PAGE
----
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- ISBN: 9781457683046 | 1457683040
- Cover: Spiral Bound
- Copyright: 11/11/2015
When students routinely use their handbook in the course, they see its value, find that it’s a faster way to get answers than search engines like Google, learn to rely on it as a reference, and are more likely to achieve the goals of the course. And when that handbook is Rules for Writers, you can be sure the advice they find is practical and reliable—with help for composing and revising, writing arguments, analyzing texts, using grammar and punctuation correctly, and working with sources. In revising the eighth edition, Nancy Sommers has woven a new emphasis on reading critically throughout the first section of the handbook, introduced advice for analyzing multimodal texts, and added help for public speaking. New practical Writing Guides support students working through college assignments in a variety of genres. And new peer review advice helps students effectively comment on drafts and apply feedback to revisions of their own work. All of these improvements help student writers—but they also save you time and effort. You can draw from Rules for Writers for planning class discussions, conducting in-class workshops, and providing feedback on student work that they can easily apply. Rules for Writers even comes with a complete instructor’s manual, Teaching with Hacker Handbooks, with stepped-out lesson plans to customize and sample assignments, syllabi, and rubrics from your peers.
Diana Hacker personally class-tested her handbooks with nearly four thousand students over thirty-five years at Prince George’s Community College in Maryland, where she was a member of the English faculty. Hacker handbooks, built on innovation and on a keen understanding of the challenges facing student writers, are the most widely adopted in America. Hacker handbooks, all published by Bedford/St. Martin’s, include The Bedford Handbook, Ninth Edition (2014); A Writer’s Reference, Eighth Edition (2015); Rules for Writers, Eighth Edition (2016); and A Pocket Style Manual, Seventh Edition (2015). Nancy Sommers, who has taught composition and directed composition programs for thirty years, now teaches writing and mentors new writing teachers at Harvard’s Graduate School of Education. She led Harvard’s Expository Writing Program for twenty years, directing the first-year writing program and establishing Harvard’s WAC program. A two-time Braddock Award winner, Sommers is well known for her research and publications on student writing. Her articles "Revision Strategies of Student and Experienced Writers" and "Responding to Student Writing" are two of the most widely read and anthologized articles in the field of composition. Her recent work involves a longitudinal study of college writing to understand the role writing plays in undergraduate education. Sommers is the lead author on Hacker handbooks, all published by Bedford/St. Martin’s, and is coauthor of Fields of Reading, Tenth Edition (2013).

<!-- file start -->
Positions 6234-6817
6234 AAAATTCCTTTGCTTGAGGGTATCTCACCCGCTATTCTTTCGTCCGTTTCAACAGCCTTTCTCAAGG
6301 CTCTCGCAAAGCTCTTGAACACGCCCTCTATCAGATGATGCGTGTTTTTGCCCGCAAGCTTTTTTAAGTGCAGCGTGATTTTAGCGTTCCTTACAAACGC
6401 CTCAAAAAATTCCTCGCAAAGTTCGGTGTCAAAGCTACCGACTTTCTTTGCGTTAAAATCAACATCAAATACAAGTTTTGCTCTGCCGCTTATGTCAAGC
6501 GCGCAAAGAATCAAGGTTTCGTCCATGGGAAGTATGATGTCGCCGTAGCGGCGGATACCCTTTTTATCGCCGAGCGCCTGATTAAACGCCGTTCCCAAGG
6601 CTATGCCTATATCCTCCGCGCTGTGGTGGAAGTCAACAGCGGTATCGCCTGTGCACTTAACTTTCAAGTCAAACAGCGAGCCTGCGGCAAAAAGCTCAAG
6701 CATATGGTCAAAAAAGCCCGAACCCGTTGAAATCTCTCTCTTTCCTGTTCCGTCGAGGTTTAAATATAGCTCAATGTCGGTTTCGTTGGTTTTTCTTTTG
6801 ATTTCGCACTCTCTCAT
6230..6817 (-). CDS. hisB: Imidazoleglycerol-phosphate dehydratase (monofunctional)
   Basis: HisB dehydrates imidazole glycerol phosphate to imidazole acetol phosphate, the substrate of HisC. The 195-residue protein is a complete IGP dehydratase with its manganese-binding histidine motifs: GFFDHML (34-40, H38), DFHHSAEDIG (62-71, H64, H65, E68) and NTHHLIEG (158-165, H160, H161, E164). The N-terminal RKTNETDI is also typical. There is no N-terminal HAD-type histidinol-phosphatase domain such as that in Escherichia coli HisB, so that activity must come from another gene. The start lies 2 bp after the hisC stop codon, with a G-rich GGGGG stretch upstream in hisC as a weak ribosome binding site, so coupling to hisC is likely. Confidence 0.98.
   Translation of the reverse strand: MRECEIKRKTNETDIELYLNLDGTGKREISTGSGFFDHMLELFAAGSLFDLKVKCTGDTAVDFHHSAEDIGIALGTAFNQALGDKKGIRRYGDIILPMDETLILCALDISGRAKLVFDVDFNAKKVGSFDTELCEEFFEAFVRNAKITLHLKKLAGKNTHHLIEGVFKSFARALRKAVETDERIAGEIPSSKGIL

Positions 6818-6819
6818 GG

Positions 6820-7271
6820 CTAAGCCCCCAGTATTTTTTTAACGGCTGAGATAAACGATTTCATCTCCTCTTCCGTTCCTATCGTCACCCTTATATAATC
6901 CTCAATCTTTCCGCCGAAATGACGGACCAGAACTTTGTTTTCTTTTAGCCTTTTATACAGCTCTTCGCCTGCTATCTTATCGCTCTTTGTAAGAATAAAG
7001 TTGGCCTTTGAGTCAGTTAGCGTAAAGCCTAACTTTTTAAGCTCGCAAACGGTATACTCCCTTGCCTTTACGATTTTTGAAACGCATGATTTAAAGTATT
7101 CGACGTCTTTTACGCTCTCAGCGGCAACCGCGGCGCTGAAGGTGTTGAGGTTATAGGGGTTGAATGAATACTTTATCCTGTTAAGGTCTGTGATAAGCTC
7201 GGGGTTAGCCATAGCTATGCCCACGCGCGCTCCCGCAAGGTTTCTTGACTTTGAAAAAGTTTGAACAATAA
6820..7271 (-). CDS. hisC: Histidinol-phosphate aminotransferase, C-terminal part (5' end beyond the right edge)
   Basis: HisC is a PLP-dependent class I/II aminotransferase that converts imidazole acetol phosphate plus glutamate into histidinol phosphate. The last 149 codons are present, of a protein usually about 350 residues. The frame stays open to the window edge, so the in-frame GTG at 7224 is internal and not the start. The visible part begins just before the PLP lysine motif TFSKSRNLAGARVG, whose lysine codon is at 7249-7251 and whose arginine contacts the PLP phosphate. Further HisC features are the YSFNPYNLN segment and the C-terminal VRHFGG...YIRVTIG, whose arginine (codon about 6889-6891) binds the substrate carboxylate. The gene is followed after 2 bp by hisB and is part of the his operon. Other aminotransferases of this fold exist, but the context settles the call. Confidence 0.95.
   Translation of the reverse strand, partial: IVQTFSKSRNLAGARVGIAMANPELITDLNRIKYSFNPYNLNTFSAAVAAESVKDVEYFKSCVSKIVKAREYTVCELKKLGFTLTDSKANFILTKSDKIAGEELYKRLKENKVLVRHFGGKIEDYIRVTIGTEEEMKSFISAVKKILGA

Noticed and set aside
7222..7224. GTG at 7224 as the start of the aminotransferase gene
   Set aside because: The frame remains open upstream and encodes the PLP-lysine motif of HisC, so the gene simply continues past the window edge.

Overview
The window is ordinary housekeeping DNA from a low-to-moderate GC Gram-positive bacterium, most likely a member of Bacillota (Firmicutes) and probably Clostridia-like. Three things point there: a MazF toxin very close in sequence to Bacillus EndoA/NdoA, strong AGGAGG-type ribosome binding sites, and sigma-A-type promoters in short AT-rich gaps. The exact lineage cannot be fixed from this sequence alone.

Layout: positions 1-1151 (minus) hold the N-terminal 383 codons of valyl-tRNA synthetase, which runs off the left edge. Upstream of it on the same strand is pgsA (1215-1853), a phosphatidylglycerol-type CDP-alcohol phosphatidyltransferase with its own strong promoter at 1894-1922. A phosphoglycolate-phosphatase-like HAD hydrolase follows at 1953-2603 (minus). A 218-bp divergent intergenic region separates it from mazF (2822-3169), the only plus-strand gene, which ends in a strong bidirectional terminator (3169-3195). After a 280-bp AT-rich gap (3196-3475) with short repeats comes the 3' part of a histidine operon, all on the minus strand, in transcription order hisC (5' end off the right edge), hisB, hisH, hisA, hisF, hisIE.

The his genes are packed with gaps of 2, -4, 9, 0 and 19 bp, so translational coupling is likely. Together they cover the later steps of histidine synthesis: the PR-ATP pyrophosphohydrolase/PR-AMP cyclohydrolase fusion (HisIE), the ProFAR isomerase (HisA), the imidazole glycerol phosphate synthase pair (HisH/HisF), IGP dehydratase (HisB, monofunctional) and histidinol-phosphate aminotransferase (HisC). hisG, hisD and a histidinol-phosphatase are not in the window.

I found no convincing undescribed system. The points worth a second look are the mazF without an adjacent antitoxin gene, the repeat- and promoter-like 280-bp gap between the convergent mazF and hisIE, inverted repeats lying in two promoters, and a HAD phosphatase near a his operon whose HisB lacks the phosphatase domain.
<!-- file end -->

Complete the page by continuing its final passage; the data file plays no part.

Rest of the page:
Preface for instructors The Writing Process 1 Exploring, planning, and drafting a Assess the writing situation. b Explore your subject. c Draft and revise a working thesis statement.d Draft a plan.e Draft an introduction. f Draft the body. g Draft a conclusion. h Manage your files. 2 Revising, editing, and reflecting a See revision as a social process. b Use peer review: Revise with comments. c Use peer review: Give constructive comments. d Highlights of one student’s peer review process e Approach global revision in cycles. f Revise and edit sentences. g Proofread the final manuscript. h Sample student revision i Prepare a portfolio; reflect on your writing. 3 Building effective paragraphsa Focus on a main point. b Develop the main point. c Choose a suitable pattern of organization. d Make paragraphs coherent. e If necessary, adjust paragraph length. Academic Reading, Writing, and Speaking 4 Reading and writing critically a Read actively. Sample annotated article b Outline a text to identify main ideas. c Summarize to deepen your understanding.d Analyze to demonstrate your critical reading.Writing guide: Analytical essaye Sample student writing: Analysis of an articleSample analysis paper 5 Reading and writing about multimodal texts a Read actively. Sample annotated advertisementb Outline to identify main ideas. c Summarize to deepen your understanding. d Analyze to demonstrate your critical reading. e Sample student writing: Analysis of an advertisementSample analysis of an advertisement 6 Reading and writing arguments a Distinguish between reasonable and fallacious argumentative tactics. b Distinguish between legitimate and unfair emotional appeals. c Judge how fairly a writer handles opposing views. d When writing arguments, consider purpose and context. e View your audience as a panel of jurors. f In your introduction, establish credibility and state your position. g Back up your thesis with persuasive lines of argument. h Support your claims with specific evidence. i Anticipate objections; counter opposing arguments. j Build common ground. k Sample student writing: Argument Sample argument paperWriting guide: Argument essay 7 Speaking confidently a Identify your purpose, audience, and context. b Prepare a presentation. c Focus on delivery. d Remix an essay for a presentation. Clarity 8 Prefer active verbs. a Active versus passive verbs 1b Active versus be verbs c Subject that names the actor 9 Balance parallel ideas. a Parallel ideas in a series b Parallel ideas presented as pairs c Repetition of function words 10 Add needed words. a In compound structures b that c In comparisons d a, an, and the 11 Untangle mixed constructions. a Mixed grammarb Illogical connections c is when, is where, and reason . . . is because 12 Repair misplaced and dangling modifiers. a Limiting modifiers b Misplaced phrases and clausesc Awkwardly placed modifiersd Split infinitives e Dangling modifiers 13 Eliminate distracting shifts. a Point of view (person, number) b Verb tense c Verb mood, voice d Indirect to direct questions or quotations 14 Emphasize key ideas. a Coordination and subordinationb Choppy sentences c Ineffective or excessive coordination d Ineffective subordination e Excessive subordination f Other techniques 15 Provide some variety. a Sentence openings b Sentence structuresc Inverted order 16 Tighten wordy sentences. a Redundancies b Unnecessary repetition c Empty or inflated phrasesd Simplifying the structuree Reducing clauses to phrases, phrases to single words17 Choose appropriate language. a Jargon b Pretentious language, euphemisms, "doublespeak" c Slang, regional expressions, nonstandard English d Levels of formality e Sexist language f Offensive language 18 Find the exact words. a Connotations b Specific, concrete nouns c Misused words d Standard idiomse Clichés f Figures of speech Grammar 19 Repair sentence fragments. a Subordinate clauses b Phrases c Other fragmented word groups d Acceptable fragments 20 Revise run-on sentences. a Revision with coordinating conjunction b Revision with semicolon, colon, or dash c Revision by separating sentences d Revision by restructuring21 Make subjects and verbs agree. a Standard subject-verb combinations b Words between subject and verb c Subjects joined with and d Subjects joined with or, nor, either . . . or, or neither . . . nor e Indefinite pronouns f Collective nouns g Subject following verb h Subject, not subject complement i who, which, and that j Words with plural form, singular meaning k Titles of works, company names, words mentioned as words, gerund phrases 22 Make pronouns and antecedents agree. a Singular with singular, plural with plural (indefinite pronouns, generic nouns) b Collective nouns c Antecedents joined with and d Antecedents joined with or, nor, either . . . or, or neither . . . nor 23 Make pronoun references clear. a Ambiguous or remote reference b Broad reference of this, that, which, and it c Implied antecedents d Indefinite use of they, it, and you e who for persons, which or that for animals or things 24 Distinguish between pronouns such as I and me. a Subjective case for subjects and subject complements b Objective case for objects c Appositives d Pronoun following than or as e we or us before a noun f Subjects and objects of infinitives g Pronoun modifying a gerund 25 Distinguish between who and whom. a In subordinate clauses b In questions c As subjects or objects of infinitives 26 Choose adjectives and adverbs with care. a Adjectives to modify nouns b Adverbs to modify verbs, adjectives, and other adverbs c good and well, bad and badly d Comparatives and superlatives e Double negatives 27 Choose appropriate verb forms, tenses, and moods in Standard English. a Irregular verbs b lie and lay c -s (or -es) endings d -ed endings e Omitted verbs f Verb tense g Subjunctive mood Multilingual Writers and ESL Challenges 28 Verbs a Appropriate form and tense b Passive voice c Base form after a modal d Negative verb forms e Verbs in conditional sentences f Verbs followed by gerunds or infinitives 29 Articles a Articles and other noun markers b When to use the c When to use a or an d When not to use a or an e No articles with general nouns f Articles with proper nouns 30 Sentence structure a Linking verb between a subject and its complement b A subject in every sentence c Repeated nouns or pronouns with the same grammatical function d Repeated subjects, objects, and adverbs in adjective clauses e Mixed constructions with although or because f Placement of adverbs g Present participles and past participles as adjectives h Order of cumulative adjectives 31 Prepositions and idiomatic expressions a Prepositions showing time and place b Noun (including -ing form) after a preposition c Common adjective + preposition combinations d Common verb + preposition combinations Punctuation 32 The comma a Independent clauses joined with and, but, etc. b Introductory elements c Items in a series d Coordinate adjectives e Nonrestrictive and restrictive elements f Transitions, parenthetical expressions, absolute phrases, contrasts g Direct address, yes and no, interrogative tags, interjections h he said, etc. i Dates, addresses, titles, numbers j To prevent confusion 33 Unnecessary commas a Between two words, phrases, or subordinate clauses b Between a verb and its subject or objectc Before the first or after the last item in a series d Between cumulative adjectives, an adjective and a noun, or an adverb and an adjectivee Before and after restrictive or parenthetical elements f Before essential concluding adverbial elements g After a phrase beginning an inverted sentence h Other misuses 34 The semicolon a Between independent clauses not joined with a coordinating conjunction b Between independent clauses linked with a transitional expression c In a series containing internal punctuation d Misuses 35 The colon a Before a list, an appositive, or a quotation b Conventional uses c Misuses 36 The apostrophe a Possessive nouns b Possessive indefinite pronouns c Contractions d Not for plural numbers, letters, abbreviations, words as words e Misuses 37 Quotation marks a Direct quotations b Quotation within a quotation c Titles of short works d Words as words e With other punctuation marks f Misuses 38 End punctuation a The period b The question mark c The exclamation point 39 Other punctuation marks a The dashb Parentheses c Brackets d The ellipsis mark e The slash Mechanics 40 Abbreviationsa Titles with proper names b Familiar abbreviations c Conventional abbreviations d Units of measurement e Latin abbreviations f Plural of abbreviations g Misuses 41 Numbers a Spelling out b Using numerals 42 Italics a Titles of works b Names of ships, spacecraft, and aircraft c Foreign words d Words as words, letters as letters, numbers as numbers 43 Spelling a Spelling rules b The dictionary c Words that sound alike d Commonly misspelled words 44 The hyphen a Compound words b Hyphenated adjectives c Fractions and compound numbers d With certain prefixes and suffixes e To avoid ambiguity or to separate awkward double or triple letters f Word division 45 Capitalization a Proper vs. common nouns b Titles with proper names c Titles and subtitles of works d First word of a sentence e First word of a quoted sentence f First word after a colon Grammar Basics 46 Parts of speech a Nouns b Pronouns c Verbs d Adjectives e Adverbs f Prepositions g Conjunctions h Interjections 47 Sentence patterns a Subjects b Verbs, objects, and complements c Pattern variations 48 Subordinate word groups a Prepositional phrases b Verbal phrases c Appositive phrases d Absolute phrases e Subordinate clauses 49 Sentence types a Sentence structures b Sentence purposes Research 50 Thinking like a researcher; gathering sources a Manage the project. b Pose questions worth exploring. c Map out a search strategy. d Search efficiently; master a few shortcuts to finding good sources. e Conduct field research, if appropriate. f Write a research proposal. 51 Managing information; taking notes responsibly a Maintain a working bibliography. b Keep track of source materials. c Take notes carefully to avoid unintentional plagiarism. 52 Evaluating sources a Think about how sources might contribute to your writing. b Select sources worth your time and attention. c Select appropriate versions of online sources. d Read with an open mind and a critical eye. e Assess Web sources with care. f Construct an annotated bibliography. Writing guide: Annotated bibliography Writing Papers in MLA Style 53 Supporting a thesis a Form a working thesis. b Organize your ideas. c Use sources to inform and support your argument. d Draft an introduction for your thesis. e Draft the paper in an appropriate voice. 54 Citing sources; avoiding plagiarism a Understand how the MLA system works. b Avoid plagiarism when quoting, summarizing, and paraphrasing sources. 55 Integrating sources a Summarize and paraphrase effectively. b Use quotations effectively. c Use signal phrases to integrate sources. d Synthesize sources. 56 Documenting sources in MLA style a MLA in-text citations b MLA list of works cited c MLA information notes 57 MLA manuscript format; sample research paper a MLA manuscript format b Sample MLA research paper Writing Papers in APA Style 58 Supporting a thesis a Form a working thesis. b Organize your ideas. c Use sources to inform and support your argument. 59 Citing sources; avoiding plagiarism a Understand how the APA system works. b Avoid plagiarism when quoting, summarizing, and paraphrasing sources. 60 Integrating sources a Summarize and paraphrase effectively. b Use quotations effectively. c Use signal phrases to integrate sources. d Synthesize sources. 61 Documenting sources in APA style a APA in-text citations b APA list of works cited62 APA manuscript format; sample paper a APA manuscript format b Sample APA research paperAppendixes A document design galleryGlossary of usage Answers to lettered exercisesIndex